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Designing Women III: MOTHER Opens at Egg Collective’s Tribeca Gallery

According to the National Women’s Law Center, more than 2.3 million women have left the American labor force since the beginning of the COVID-19 pandemic in March, 2020. For Hillary Petrie, partner with Stephanie Beamer and Crystal Ellis in New York’s Egg Collective, this data is more than just an “incredible loss in creative capital.” It points to the “motherhood penalty,” or the sociological term for the price women pay in their professional careers when they also serve as parents and caregivers. “Careers are too often side-burnered or abandoned,” says Beamer.

When the time came for the third iteration of Egg Collective’s Designing Women showcase of female-identified designers, Beamer says an organizing principal of motherhood “feels more on point than ever, after what’s transpired over the last year.” The trio, and curator Tealia Ellis Ritter, went looking for historical designers who were mothers, along the way finding some contemporary mother-daughter partnerships. “It’s not something that is in any way promoted historically,” says Petrie. “But motherhood, while obviously a time constraint on women’s practice, also might have given them a new creative lens to see their work. Design sometimes excels within constraints, and motherhood certainly could be a constraint that can help you create something new.”

Designing Women III: MOTHER, on display at Egg Collective’s Tribeca gallery from May 3-29 and online at eggcollective.com, offers a new look at a few all-time design classics from Gae Aulenti and Lella Vignelli along with new artwork including Faith Ringgold’s passionate ode to sculptor Selma Burke, Dear Selma, Everytime I See a Dime I Think of You and Body/Index, a beguiling photo collage by Carmen Winant. With an imposing table and two cabinet masterpieces on view, Maria Pergay serves as a kind of matriarch for the show. “As a mother of four,” says Beamer, “Pergay must have really been able to execute her vision and communicate her ideas and goals very effectively. She is an inspiration, and a wind at my back to keep at the practice. It’s incredibly buoyant.”  Perhaps for Pergay and many others, the mother of invention could be motherhood itself.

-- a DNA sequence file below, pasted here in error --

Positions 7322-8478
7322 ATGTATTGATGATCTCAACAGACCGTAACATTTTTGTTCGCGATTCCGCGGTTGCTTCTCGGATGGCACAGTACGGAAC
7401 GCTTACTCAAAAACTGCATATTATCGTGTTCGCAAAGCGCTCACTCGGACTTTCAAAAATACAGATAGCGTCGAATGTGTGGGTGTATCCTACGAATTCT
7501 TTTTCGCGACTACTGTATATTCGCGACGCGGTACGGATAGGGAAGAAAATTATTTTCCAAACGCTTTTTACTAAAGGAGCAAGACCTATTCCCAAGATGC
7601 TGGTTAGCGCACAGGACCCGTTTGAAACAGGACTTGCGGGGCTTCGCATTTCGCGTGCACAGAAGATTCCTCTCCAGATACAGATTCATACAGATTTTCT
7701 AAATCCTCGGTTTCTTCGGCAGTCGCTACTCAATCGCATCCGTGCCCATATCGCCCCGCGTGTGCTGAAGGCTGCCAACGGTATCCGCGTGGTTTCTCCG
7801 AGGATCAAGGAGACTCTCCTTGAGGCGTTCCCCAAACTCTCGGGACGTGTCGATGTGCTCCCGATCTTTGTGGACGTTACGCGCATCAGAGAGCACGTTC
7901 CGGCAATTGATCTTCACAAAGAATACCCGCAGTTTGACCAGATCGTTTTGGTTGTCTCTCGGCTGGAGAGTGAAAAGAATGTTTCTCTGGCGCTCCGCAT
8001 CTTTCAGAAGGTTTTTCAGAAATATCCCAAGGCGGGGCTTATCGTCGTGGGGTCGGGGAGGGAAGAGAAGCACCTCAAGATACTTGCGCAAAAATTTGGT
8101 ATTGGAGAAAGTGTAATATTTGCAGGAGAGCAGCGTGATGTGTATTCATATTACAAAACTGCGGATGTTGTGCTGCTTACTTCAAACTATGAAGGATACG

Photography by Nicole Franzen.

Gae Aulenti was among the most accomplished postwar Italian designers and architects of her generation, as evidenced by her c. 1970s Jumbo table which sets five pieces of marble in a tectonic heft. A pot-scrubber inspired the Armor Floor Lamp by mother-daughter studio Konekt, which makes its debut at the show.

Photography by Nicole Franzen.

Lucia Derespinis designed her brass and enamel Beehive Lamp while working at George Nelson Associates, which in 1960 partnered with Nessen Studios for a range of outdoor lighting. It illuminates Maria Pergay’s monumental 1968 Bureau S/Wave Desk, in stainless steel with a leather insert.

Photography by Nicole Franzen.